Interview: ANGELIQUE FRANCIS
What got you into music, and if you had not gotten into music what would you be doing today?
Music has always had a very large presence in my life, and has played an important role in shaping my personal identity. It is my means of expression, my culture, and provides a gateway in which I can connect with others. I wear many hats as a music professional, such as: multi-genre singer-songwriter, composer, multi-instrumentalist, bandleader, producer, audio-engineer/technician, etc. The influence of music on our daily lives is beautiful, immense and powerful. I cannot imagine a life for myself, where music would not be heavily involved. If I had not chosen to become a professional working directly in music, I may have become a computer engineer or a lawyer; but I probably would have found a way to make music intersect with my chosen field.
I was born into music. When I was younger my father had a recording studio in our house. I was so amazed with the process of bringing a song to life. It was like a magical moment captured and suspended in time. I first took the stage at age 7, and at 13 years old I made my American national television debut on the Oprah Network, for writing and composing an original theme song for the Gayle King show. By age 13, I was playing several instruments including the acoustic guitar, upright Bass, electric guitar and electric bass. By age 14, I was playing at music festivals across North America, and the rest is history.
What do you like to do when you are not playing music and how does that influence your creativity?
When I’m not performing music, I’m in the studio working on new tunes, writing songs, composing for film/tv/audio series, and doing various other things to help me run a music business. I am also a professional voice over artist. I love that there are so many different aspects to being a music professional. I am constantly learning new things that help to evolve my creative process.
How long has your band been around?
I have been performing for several years (since I started very young, it’s been almost two decades). My band – The Angelique Francis band – has several different iterations, but most often you will see us as a six piece band (all of whom are on my new album “Long River”); Myself (on lead vocals, upright bass, electric bass guitar, acoustic guitar, electric guitar, and blues harmonica), Kharincia Francis (on baritone, tenor, and alto sax), Kira Francis (on trombone, and backing vocals), Dave Williamson (on lead electric guitar), and Ed Lister (on Trumpet and keys). Our newest member is lead guitarist Dave Williamson, who joined us in 2019.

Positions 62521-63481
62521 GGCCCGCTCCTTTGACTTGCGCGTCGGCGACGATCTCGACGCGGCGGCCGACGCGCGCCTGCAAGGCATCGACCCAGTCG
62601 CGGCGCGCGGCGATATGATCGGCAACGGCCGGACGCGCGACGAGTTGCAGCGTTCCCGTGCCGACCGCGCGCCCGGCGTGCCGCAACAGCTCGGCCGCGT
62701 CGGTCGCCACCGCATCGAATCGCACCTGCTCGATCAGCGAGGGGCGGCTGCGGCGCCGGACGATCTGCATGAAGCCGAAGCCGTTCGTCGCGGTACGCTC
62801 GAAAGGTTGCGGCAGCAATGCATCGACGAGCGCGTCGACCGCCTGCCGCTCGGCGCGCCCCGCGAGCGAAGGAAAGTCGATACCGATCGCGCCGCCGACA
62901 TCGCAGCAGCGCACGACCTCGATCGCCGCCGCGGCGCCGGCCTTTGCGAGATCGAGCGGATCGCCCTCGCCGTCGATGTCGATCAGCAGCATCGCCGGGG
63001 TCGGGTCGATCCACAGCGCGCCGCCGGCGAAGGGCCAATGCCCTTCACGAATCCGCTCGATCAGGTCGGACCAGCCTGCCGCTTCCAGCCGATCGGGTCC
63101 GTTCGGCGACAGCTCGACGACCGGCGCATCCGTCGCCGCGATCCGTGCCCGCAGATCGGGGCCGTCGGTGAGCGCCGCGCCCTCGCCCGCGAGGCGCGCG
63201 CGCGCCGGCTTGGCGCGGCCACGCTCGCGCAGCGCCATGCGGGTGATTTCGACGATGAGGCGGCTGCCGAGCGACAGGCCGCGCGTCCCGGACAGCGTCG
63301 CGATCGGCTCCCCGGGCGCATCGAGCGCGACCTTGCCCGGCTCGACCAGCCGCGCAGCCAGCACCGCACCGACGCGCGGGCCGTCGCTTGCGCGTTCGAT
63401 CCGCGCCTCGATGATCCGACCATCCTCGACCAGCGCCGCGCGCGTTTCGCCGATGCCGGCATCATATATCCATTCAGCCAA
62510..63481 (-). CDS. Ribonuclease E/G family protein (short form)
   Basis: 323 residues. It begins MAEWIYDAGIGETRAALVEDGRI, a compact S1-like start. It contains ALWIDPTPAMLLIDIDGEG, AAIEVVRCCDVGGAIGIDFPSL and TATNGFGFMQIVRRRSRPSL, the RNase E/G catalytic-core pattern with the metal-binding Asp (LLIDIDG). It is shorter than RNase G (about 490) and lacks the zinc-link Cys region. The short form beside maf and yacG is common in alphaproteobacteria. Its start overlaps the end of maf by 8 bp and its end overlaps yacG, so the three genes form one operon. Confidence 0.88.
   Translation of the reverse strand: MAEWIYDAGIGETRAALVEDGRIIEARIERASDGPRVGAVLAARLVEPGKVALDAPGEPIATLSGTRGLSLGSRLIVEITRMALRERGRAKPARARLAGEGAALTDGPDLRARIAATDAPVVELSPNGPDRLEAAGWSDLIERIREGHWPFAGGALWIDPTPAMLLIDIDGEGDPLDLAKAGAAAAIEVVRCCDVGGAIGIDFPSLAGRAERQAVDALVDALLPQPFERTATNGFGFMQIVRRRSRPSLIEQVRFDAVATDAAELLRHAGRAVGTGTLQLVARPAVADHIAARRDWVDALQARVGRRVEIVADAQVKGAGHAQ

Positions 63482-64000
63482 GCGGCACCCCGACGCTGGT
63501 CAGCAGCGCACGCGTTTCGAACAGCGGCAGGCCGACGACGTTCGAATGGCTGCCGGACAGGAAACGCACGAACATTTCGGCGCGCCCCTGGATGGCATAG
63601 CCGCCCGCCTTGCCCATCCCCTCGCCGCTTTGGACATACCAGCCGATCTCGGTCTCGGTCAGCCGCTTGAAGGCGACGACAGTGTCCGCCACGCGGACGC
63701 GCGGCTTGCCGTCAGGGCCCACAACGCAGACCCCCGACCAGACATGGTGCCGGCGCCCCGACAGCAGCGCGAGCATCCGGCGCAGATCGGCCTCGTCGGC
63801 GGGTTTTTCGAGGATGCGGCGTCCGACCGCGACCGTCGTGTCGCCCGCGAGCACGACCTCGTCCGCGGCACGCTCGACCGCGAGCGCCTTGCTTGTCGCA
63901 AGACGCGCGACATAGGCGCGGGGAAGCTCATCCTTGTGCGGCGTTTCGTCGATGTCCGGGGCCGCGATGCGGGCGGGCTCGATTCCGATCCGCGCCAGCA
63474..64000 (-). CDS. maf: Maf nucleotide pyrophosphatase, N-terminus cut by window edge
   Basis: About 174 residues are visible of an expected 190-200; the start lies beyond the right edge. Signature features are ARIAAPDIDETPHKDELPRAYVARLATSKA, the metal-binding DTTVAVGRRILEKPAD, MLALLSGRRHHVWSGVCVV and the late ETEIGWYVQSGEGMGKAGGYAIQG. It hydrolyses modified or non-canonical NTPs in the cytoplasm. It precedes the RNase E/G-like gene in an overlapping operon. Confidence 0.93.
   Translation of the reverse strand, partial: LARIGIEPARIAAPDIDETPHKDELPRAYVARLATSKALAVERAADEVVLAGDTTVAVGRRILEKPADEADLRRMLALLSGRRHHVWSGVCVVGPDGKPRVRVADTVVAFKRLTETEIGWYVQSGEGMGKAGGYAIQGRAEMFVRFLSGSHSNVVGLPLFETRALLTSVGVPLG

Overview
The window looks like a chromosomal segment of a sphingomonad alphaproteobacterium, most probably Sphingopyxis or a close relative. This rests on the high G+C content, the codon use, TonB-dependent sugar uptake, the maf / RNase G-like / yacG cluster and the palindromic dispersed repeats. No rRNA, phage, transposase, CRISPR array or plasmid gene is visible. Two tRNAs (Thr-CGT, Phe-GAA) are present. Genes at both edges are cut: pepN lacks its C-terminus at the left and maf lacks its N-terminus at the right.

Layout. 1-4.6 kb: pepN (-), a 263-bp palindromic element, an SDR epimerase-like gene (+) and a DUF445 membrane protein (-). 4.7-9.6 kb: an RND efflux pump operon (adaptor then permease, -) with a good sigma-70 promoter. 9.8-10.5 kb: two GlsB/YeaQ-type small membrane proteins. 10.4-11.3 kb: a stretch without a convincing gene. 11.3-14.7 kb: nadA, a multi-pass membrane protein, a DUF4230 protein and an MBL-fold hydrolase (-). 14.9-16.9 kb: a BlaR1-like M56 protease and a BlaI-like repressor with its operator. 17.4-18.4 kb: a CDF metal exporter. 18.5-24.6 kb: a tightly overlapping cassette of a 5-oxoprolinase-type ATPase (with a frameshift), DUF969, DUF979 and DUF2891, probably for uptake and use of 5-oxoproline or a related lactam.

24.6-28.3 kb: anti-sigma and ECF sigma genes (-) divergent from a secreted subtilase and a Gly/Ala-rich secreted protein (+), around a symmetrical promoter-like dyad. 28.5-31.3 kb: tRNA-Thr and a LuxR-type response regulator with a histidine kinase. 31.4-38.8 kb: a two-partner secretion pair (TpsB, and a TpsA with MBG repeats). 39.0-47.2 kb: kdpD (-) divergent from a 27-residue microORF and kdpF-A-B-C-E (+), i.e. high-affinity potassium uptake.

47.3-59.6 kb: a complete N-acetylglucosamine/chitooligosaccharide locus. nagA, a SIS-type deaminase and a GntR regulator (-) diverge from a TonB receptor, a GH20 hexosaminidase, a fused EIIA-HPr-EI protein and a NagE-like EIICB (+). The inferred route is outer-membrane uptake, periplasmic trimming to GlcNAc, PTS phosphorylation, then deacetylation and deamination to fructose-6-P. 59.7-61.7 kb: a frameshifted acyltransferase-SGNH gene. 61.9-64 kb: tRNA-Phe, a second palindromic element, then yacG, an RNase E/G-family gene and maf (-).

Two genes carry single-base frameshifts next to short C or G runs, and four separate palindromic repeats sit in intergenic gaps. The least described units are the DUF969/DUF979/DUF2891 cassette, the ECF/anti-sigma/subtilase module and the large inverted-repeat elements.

Where are you based and how did that influence your music?
I am based in Ottawa, Canada. This is such a wonderful city, and it is an excellent in-between location when you are a travelling musician!
How did you come up with the name of your band and what does it mean to you?
Informally my band’s name is “The Angelique Francis band”, but officially it’s simply “Angelique Francis” after my name. I often add the “band” to inform others that I am not a solo act. You’ll almost never see me performing alone.
Tell me about your most memorable shows.
There are so many! I love to perform and have been to many amazing venues and festivals all over the globe, including: Sighisoara Blues Festival (Romania), Massey Hall (Women’s Blues Revue), Montreal Jazz Festival, Mariposa Folk Fest, Ottawa Jazz Festival, Ottawa Blues Festival, London Music Festival, Aurora Winter Blues Festival, Mont-Tremblant Blues Festival, Trios-Rivieres Blues festival, Ottawa Folk Fest, Val-d’Or Blues Fest, Calabogie Blues Festival and the list goes on.
What is your favorite venue to play at, and do you have any places you want to play that you have not already?
There are a ton of places I would love to play. I look forward to continue traveling and meeting wonderful people along the way.